In one of his speeches when he first ran for office, Donald Trump said, “Our country is in serious trouble. We don’t have victories anymore… When was the last time anybody saw us beating, let’s say, China in a trade deal? They kill us. I beat China all the time.” Some people felt this was overly simplistic and empty but he was elected President a year later. This is what startup founders like Elon Musk or Steve Jobs, famous leaders, great salespeople, or even gurus do—speak with a great deal of certainty. And not surprisingly, the more certain someone seems, the more others are likely to get persuaded. For instance, while seeking financial advice, people tend to choose advisors that seem more certain because it is hard not to believe what they’re saying could be correct.

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However, the opposite is true with most of us. We often use hedges like “I think” or “I might” or probably fillers like ‘um’ or ‘like’. These words undermine our impact by making us seem less certain. And speaking with uncertainty makes us look less confident and makes other people less likely to take our suggestions.

Q. The power of new technologies like Natural language Processing (NLP)…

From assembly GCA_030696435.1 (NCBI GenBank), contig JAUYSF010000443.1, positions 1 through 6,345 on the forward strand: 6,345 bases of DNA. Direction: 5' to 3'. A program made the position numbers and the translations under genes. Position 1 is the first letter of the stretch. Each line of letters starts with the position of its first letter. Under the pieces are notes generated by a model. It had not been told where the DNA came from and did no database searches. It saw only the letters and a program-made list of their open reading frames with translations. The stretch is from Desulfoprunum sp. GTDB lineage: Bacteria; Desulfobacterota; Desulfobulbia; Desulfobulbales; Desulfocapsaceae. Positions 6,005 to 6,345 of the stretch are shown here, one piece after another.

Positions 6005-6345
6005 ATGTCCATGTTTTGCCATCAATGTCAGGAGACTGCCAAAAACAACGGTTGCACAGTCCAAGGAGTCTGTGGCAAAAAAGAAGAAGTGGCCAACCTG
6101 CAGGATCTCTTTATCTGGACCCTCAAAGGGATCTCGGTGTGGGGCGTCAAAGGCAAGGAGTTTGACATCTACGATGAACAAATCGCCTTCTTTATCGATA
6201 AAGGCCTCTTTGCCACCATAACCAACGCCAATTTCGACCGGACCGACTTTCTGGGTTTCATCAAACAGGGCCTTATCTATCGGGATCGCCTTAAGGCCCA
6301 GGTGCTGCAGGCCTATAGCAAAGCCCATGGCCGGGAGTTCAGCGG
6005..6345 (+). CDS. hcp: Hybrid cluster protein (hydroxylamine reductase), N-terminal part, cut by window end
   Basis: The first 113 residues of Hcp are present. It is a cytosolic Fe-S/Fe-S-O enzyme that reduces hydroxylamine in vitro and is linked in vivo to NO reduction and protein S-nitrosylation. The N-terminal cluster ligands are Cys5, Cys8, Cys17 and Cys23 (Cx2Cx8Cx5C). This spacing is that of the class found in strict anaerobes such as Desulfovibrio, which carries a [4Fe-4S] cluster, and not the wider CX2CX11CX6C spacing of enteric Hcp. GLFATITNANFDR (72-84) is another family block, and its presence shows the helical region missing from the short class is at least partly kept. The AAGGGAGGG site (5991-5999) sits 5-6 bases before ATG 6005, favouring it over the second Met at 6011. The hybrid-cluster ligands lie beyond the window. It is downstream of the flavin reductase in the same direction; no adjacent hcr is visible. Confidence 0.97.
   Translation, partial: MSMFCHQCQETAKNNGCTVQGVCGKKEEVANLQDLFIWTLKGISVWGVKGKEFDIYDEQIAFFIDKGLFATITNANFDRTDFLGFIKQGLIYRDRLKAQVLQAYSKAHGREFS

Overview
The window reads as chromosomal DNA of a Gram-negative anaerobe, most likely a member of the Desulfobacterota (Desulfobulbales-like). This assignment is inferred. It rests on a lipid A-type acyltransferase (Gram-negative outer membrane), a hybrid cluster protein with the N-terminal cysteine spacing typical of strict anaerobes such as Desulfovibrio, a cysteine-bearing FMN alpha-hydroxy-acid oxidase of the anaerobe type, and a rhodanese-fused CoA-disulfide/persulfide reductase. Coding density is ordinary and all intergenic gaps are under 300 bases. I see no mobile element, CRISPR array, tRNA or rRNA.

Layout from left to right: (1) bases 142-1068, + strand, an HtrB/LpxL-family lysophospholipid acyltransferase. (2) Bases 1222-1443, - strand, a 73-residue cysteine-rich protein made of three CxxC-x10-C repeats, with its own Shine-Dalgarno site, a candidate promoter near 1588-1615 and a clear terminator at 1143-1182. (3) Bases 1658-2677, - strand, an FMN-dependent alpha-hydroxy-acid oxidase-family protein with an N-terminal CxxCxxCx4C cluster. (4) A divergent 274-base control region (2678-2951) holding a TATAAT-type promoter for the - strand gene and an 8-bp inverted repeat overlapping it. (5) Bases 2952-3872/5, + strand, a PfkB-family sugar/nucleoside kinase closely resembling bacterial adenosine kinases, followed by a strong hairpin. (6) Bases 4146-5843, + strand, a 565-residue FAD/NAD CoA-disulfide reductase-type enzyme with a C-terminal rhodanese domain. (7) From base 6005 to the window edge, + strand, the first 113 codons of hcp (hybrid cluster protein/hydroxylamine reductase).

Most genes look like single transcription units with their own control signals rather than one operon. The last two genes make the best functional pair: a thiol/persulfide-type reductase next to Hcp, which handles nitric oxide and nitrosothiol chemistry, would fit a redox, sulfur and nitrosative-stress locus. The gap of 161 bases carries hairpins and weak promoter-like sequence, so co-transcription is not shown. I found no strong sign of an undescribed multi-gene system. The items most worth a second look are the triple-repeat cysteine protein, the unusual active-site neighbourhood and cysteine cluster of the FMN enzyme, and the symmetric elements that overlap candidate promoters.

NLP and automated text analysis are exciting areas to think about when it comes to customer analytics. Many companies are using NLP—using what customers or potential customers write or say—to help predict their future behaviour. For instance, while dealing with customer complaints, it will help in knowing what they are looking for and whom to connect them to. Machine learning, which helps to figure out who might be more likely to cancel a service and automated text analysis, allows us to travel back in time and know how people felt about a product, say, three years ago. ‘Look alike targeting’ can lead us to potential customers with interests and attributes similar to existing ones. Really thinking about language, it’s all out there. This is an area of huge opportunity for marketers.